No matter what you might hear from certain voices, this drying in the Middle Rio Grande is not normal for springtime.

    That’s not to say that the river here has never dried in the spring, since records have been kept or before.

    But just because something has happened before doesn’t mean it’s normal.

    As it continues happening—as a river that supports millions of people in three states and two countries continues to dry—we all need to pay attention.

    We also need to understand what biological, chemical and hydrological impacts are occurring, says Clifford Dahm, professor emeritus at the University of New Mexico’s Department of Biology and an expert on intermittent and ephemeral rivers.

    “The aquatic creatures that live in the river, as it’s drying and staying dry longer, are going to change,” he said. “There will be a shift towards completely different communities of fish, algae, invertebrates and trees.”

    Right now, we don’t know how quickly those shifts will occur, which species will survive, die or recover. But when the water table drops to more than ten feet below the surface, we do know cottonwood trees struggle and then die, Dahm said.

    Right now, we know that in the Rio Grande Basin, warming will lead to a four to fourteen percent reduction in flow by the 2030s and an eight to 29 percent reduction by the 2080s.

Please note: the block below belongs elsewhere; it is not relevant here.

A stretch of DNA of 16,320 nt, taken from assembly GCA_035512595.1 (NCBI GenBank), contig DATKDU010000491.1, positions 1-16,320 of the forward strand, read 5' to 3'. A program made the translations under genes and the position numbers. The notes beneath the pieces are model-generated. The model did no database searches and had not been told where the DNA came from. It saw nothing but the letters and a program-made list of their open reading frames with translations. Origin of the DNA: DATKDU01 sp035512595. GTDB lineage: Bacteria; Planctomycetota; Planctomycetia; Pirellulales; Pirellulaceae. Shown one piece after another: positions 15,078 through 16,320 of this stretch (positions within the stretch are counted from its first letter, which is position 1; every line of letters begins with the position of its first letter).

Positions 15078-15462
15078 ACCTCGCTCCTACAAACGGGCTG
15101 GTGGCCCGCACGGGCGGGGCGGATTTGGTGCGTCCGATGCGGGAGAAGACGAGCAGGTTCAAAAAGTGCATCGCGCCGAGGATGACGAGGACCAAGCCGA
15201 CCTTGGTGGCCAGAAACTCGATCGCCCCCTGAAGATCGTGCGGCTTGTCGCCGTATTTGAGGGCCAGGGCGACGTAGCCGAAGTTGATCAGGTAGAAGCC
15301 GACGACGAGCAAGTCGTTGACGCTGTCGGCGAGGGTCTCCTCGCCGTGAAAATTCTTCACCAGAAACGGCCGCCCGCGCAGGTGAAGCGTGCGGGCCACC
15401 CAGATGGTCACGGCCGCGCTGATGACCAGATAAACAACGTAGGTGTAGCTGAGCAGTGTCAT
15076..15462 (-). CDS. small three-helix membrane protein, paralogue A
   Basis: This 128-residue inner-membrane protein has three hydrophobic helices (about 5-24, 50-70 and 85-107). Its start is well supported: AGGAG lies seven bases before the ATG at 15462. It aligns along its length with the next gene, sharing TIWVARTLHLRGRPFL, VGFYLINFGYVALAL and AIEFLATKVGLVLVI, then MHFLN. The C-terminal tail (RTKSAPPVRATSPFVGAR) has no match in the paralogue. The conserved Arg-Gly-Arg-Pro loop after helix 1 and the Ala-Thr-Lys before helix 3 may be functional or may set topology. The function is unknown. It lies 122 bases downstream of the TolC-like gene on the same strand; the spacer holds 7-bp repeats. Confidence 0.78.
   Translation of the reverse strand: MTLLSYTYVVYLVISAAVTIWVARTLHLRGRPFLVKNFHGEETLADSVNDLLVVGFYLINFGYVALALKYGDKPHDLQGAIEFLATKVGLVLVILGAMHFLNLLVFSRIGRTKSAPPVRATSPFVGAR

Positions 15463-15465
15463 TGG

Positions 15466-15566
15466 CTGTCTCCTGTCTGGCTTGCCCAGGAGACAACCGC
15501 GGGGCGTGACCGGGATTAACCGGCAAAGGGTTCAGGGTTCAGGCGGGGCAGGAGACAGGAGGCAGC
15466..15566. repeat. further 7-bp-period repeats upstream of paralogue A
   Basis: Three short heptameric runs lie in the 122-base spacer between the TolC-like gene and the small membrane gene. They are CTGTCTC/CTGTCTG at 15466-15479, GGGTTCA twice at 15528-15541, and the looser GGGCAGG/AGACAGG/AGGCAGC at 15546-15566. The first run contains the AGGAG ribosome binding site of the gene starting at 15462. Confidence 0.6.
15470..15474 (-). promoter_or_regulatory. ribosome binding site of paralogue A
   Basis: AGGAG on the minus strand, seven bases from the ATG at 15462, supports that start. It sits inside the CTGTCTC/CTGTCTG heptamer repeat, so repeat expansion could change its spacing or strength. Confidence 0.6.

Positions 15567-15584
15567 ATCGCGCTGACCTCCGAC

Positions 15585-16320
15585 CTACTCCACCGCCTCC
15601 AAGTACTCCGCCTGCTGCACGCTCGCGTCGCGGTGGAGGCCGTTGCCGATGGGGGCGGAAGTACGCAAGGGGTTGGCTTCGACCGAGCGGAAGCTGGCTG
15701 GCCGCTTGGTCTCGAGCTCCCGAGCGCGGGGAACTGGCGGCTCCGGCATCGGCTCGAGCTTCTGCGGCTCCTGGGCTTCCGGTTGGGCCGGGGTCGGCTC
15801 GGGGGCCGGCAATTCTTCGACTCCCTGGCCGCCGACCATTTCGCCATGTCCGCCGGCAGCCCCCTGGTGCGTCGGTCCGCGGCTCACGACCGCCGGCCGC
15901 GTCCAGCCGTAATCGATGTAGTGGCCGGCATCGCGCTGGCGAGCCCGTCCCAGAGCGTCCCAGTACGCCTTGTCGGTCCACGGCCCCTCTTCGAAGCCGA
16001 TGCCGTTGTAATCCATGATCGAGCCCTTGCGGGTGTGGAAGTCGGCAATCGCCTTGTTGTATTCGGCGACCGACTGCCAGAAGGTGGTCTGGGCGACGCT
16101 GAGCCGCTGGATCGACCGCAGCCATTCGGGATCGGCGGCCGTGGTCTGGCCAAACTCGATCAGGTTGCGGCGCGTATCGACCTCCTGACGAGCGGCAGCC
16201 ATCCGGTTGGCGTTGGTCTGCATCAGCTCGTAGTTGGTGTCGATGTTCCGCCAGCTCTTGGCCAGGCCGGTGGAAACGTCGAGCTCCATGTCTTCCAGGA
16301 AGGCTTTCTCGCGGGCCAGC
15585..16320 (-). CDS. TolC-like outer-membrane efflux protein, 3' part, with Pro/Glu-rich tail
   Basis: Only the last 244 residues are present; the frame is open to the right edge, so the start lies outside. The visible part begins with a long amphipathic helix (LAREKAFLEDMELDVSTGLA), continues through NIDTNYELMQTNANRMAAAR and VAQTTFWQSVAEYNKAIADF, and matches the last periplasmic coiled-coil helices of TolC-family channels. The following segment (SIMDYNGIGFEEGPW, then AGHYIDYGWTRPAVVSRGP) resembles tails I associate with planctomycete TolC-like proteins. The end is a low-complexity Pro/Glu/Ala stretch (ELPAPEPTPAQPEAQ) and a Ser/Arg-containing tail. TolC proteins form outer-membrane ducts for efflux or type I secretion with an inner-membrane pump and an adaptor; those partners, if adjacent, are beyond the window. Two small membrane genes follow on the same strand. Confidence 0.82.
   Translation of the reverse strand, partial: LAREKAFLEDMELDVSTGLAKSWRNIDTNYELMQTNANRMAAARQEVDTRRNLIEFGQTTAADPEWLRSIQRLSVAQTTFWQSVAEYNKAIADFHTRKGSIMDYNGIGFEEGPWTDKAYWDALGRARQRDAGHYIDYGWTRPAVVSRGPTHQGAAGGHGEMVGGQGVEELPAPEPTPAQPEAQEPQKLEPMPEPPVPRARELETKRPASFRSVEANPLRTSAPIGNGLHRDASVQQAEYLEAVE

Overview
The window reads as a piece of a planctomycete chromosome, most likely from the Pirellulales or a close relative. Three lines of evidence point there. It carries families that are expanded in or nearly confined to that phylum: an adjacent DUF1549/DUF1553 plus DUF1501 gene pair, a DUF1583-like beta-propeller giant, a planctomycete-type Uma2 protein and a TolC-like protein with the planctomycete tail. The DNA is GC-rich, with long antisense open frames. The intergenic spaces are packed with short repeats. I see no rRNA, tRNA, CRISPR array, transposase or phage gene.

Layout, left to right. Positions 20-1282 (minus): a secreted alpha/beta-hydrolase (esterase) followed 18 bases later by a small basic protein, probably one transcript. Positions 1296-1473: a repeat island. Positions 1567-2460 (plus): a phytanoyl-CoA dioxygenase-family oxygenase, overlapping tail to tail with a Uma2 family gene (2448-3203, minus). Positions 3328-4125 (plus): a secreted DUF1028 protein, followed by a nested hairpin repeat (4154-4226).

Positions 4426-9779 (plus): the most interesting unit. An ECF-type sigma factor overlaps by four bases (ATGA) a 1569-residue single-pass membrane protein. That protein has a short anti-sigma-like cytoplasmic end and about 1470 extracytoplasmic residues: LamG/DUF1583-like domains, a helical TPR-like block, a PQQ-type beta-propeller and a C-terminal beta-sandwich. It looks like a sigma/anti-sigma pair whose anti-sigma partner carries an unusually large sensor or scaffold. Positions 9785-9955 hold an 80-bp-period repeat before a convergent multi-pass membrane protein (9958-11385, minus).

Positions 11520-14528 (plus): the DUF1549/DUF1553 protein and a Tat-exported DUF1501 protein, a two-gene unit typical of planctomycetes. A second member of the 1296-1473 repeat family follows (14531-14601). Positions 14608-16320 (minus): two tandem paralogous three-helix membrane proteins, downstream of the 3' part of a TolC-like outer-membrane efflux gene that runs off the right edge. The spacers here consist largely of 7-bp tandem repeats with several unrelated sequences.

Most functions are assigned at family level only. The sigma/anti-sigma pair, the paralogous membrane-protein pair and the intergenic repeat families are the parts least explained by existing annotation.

On the Colorado River—which New Mexico also relies upon—scientists have predicted a 20 to 30 percent decrease in flows by 2050. And a 35 to 55 percent decrease by the end of the century.

    Even on the Gila River in southwestern New Mexico, warming will decrease flows by about 5 to ten percent due to decreasing snowmelt runoff.

    Report: Politics & Global Warming, March 2018

    Click here to read the report from the Yale Program on Climate Change Communication and the George Mason University Center for Climate Change Communication. Here’s the executive summary:

    Executive Summary

    Drawing on a nationally representative survey (n=1,278; including 1,067 registered voters), this report describes how Democratic, Independent, and Republican registered voters view global warming, climate change and energy policies, and personal and collective action. Among other important findings, this survey documents an increase in Republican understanding of the reality of human-caused global warming, worry about the threat, and support for several climate policies over the past 6 months.